Sprint: How to Solve Big Problems and Test New Ideas in Just Five Days - Deepstash

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Sprint: How to Solve Big Problems and Test New Ideas in Just Five Days

Sprint: How to Solve Big Problems and Test New Ideas in Just Five Days

by Jake Knapp, John Zeratsky, Braden Kowitz

JAKE KNAPP

"Good ideas are hard to find. And even the best ideas face an uncertain path to real-world success. That's true whether you’re running a startup, teaching a class, or working inside a large organization."

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Working together in a sprint

Working in a sprint as a startup means shortcutting the endless debate cycle and compressing months of time into a single week. Instead of waiting to launch a minimal product to understand if an idea is any good, you get clear data from a realistic prototype.

The s...

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Running your own sprint

  • On Monday, you’ll map out the problem and pick an important place to focus. 
  • On Tuesday, you’ll sketch competing solutions on paper.
  • On Wednesday, you’ll make difficult decisions and turn your ideas into testable hypotheses.
  • On Thursday, you’ll hammer out a realistic ...

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Challenging situations where sprints can help: 

  • High stakes: you’re facing a big problem and the solution will require a lot of time and money. A sprint is your chance to check the navigation charts and steer in the right direction before going full steam ahead. 

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Solve the surface first

The surface is important. It’s where your product or service meets customers. Human beings are complex and fickle, so it’s impossible to predict how they’ll react to a brand-new solution. 

Get that surface right, and you can work backward to figure out the underlyin...

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JAKE KNAPP

A sprint resembles that perfectly orchestrated heist. You and your team put your talents, time, and energy to their best use, taking on an overwhelming challenge and using your wits (and a little trickery) to overcome every obstacle that crosses your path. To pull it off, you need the right t...

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One of the best aspects of a sprint: It gives you an excuse to work the way you want to work, with a clear calendar and one important goal to address.

There are no context switches between different projects, and no random interruptions.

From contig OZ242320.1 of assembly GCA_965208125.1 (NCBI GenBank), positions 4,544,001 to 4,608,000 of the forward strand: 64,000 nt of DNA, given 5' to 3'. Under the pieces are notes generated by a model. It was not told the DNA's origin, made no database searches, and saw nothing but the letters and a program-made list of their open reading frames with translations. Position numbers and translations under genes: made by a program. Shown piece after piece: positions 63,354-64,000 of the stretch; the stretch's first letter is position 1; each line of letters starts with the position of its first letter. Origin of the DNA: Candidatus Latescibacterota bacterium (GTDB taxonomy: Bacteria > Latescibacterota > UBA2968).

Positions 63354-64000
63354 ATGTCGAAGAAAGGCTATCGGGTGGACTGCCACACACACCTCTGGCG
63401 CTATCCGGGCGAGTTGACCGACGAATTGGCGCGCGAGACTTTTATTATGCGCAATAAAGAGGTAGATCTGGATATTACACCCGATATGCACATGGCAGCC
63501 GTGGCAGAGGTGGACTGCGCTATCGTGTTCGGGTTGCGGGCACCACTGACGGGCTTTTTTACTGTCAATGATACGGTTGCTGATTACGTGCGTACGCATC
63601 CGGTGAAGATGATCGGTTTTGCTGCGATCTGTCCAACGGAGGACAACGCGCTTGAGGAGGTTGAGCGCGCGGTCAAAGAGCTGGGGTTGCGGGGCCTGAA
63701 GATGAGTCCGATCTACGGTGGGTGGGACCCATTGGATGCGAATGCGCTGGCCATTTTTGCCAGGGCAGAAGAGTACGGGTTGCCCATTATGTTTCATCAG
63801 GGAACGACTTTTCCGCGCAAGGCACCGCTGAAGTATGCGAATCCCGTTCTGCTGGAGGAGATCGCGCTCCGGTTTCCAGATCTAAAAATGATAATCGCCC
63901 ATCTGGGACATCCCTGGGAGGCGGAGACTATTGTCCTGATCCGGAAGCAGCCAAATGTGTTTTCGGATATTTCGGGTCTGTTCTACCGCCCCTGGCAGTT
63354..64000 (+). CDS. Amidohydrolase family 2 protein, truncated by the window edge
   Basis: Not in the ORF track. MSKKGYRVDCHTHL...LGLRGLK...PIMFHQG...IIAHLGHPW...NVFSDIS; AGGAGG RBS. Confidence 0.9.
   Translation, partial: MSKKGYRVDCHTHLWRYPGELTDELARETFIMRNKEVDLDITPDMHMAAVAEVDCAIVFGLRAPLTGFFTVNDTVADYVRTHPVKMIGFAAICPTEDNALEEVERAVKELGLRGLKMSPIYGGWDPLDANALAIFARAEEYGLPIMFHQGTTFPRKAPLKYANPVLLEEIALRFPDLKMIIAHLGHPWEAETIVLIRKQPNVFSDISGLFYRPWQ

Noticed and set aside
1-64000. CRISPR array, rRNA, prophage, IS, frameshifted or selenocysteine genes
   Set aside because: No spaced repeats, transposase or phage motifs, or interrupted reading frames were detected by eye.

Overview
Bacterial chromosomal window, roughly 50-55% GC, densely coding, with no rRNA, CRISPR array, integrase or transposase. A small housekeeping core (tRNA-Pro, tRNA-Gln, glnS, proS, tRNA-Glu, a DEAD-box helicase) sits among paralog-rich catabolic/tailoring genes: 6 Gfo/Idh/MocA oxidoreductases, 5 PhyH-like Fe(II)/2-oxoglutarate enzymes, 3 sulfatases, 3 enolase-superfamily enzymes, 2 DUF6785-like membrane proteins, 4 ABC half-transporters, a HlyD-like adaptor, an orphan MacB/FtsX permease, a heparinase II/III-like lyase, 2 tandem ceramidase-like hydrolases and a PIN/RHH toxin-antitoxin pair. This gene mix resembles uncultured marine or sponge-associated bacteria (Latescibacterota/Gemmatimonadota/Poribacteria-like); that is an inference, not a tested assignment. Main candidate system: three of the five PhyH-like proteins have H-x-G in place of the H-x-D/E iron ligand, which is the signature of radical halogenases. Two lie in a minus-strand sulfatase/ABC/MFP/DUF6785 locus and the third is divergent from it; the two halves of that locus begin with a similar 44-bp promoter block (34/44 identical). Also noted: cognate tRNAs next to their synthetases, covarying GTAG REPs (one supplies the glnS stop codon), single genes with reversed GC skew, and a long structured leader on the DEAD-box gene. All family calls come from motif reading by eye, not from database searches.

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Even when the future seems obvious, it’s worth taking the time on Monday to make it specific and write it down. 

Consider these questions:

If you could jump ahead to the end of your sprint, what questions would be answered? If you went six months or a year further into the future,...

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Remix and improve

We all want a flash of divine inspiration that changes the world—and impresses our teammates. But amazing ideas don’t happen like that: great innovation is built on existing ideas, repurposed with vision.

In your sprint, follow this rule: remix and improve— but never blind...

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Sketching is the fastest and easiest way to transform abstract ideas into concrete solutions. Once your ideas become concrete, they can be critically and fairly evaluated by the rest of the team—without any sales pitch. 

And, perhaps most important of all, sketching...

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Here are the five steps to go through in order to decide which solutions should be prototyped:

  • Art museum: Put the solution sketches on the wall with masking tape. 
  • Heat map: Look at all the solutions in silence, and use dot stickers to mark in...

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The prototype mindset

Prototyping is all about creating an illusion. To prototype your solution, you’ll need a temporary change of philosophy: from perfect to just enough, from long-term quality to temporary simulation. This is the “prototype mindset,” and it’s made up of four simple principles:

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When it’s time to showcase your prototype to customers, you’ll want them to react naturally and honestly to what they believe is a finished product or service. Such reactions are solid gold, but feedback is not. 

If the illusion of a real product is broken, customers switc...

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